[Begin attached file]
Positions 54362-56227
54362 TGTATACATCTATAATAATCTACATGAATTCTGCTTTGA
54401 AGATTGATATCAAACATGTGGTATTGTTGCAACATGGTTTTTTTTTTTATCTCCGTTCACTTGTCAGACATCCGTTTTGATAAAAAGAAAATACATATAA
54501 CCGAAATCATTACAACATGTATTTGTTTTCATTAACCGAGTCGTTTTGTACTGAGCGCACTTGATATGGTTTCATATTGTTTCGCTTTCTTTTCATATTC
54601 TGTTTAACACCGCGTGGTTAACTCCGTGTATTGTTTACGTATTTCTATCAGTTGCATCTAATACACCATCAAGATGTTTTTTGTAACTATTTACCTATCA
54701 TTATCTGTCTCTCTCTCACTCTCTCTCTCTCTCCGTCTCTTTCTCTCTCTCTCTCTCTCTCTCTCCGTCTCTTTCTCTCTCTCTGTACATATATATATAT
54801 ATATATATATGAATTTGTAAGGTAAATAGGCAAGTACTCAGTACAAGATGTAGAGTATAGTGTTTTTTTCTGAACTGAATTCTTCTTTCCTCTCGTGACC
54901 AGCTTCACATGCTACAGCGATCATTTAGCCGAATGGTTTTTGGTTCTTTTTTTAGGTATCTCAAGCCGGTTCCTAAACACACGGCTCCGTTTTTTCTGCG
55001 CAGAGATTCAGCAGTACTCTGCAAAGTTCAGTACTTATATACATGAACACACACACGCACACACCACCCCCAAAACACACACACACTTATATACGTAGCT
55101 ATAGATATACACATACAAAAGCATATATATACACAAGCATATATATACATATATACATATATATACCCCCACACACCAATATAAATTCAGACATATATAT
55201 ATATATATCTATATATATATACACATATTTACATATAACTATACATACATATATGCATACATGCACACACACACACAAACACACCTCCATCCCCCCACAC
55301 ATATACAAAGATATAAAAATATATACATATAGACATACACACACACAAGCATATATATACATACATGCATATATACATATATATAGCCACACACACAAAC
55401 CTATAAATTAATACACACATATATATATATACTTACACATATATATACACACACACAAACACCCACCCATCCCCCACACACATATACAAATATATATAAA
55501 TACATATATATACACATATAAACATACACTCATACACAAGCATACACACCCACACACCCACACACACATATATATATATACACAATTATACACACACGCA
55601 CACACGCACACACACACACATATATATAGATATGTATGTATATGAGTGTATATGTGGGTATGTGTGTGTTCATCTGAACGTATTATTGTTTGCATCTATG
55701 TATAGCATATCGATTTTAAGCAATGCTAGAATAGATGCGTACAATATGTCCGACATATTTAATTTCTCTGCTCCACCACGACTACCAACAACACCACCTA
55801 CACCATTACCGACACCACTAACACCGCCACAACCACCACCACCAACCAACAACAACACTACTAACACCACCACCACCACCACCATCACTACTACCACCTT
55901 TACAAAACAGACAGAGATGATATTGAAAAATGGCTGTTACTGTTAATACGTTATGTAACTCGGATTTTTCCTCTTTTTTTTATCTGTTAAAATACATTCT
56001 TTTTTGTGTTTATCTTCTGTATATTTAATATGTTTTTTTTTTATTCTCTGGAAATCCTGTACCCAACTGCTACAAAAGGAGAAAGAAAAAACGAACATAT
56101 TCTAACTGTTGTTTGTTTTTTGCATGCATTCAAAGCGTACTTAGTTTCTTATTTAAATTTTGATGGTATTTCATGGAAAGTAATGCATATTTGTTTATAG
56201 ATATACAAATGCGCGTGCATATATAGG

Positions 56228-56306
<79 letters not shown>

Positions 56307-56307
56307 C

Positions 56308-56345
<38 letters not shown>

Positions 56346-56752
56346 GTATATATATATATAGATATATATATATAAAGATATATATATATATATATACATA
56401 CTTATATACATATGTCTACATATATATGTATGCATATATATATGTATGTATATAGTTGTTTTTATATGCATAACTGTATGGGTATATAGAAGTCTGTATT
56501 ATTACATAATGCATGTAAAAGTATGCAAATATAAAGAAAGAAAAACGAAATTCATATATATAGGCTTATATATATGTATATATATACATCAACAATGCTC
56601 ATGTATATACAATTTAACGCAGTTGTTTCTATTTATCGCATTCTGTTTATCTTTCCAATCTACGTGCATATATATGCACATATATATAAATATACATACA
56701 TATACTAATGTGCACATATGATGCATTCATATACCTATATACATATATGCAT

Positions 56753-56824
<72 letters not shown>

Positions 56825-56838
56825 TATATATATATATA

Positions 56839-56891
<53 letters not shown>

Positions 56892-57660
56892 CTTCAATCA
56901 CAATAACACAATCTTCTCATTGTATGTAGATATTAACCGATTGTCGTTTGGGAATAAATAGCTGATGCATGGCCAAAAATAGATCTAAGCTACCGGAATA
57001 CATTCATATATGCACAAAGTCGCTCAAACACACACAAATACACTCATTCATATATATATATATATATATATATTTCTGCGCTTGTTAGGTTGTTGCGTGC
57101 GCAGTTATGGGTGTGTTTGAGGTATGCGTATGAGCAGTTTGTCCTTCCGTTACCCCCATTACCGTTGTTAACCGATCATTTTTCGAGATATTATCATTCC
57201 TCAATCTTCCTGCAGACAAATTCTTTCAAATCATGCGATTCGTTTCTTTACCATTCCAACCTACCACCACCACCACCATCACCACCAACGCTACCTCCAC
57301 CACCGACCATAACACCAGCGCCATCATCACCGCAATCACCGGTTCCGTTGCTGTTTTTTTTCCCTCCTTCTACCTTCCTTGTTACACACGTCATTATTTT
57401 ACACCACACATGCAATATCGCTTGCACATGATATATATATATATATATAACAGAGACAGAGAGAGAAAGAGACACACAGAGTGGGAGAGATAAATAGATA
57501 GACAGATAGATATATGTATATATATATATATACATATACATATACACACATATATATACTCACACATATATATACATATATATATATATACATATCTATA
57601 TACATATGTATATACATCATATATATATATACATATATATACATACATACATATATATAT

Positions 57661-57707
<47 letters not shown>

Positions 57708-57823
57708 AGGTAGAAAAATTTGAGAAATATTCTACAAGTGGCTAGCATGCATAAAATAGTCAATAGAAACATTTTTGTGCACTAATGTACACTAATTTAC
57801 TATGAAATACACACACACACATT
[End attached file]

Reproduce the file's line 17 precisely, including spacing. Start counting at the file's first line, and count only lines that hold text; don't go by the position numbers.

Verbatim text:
55801 CACCATTACCGACACCACTAACACCGCCACAACCACCACCACCAACCAACAACAACACTACTAACACCACCACCACCACCACCATCACTACTACCACCTT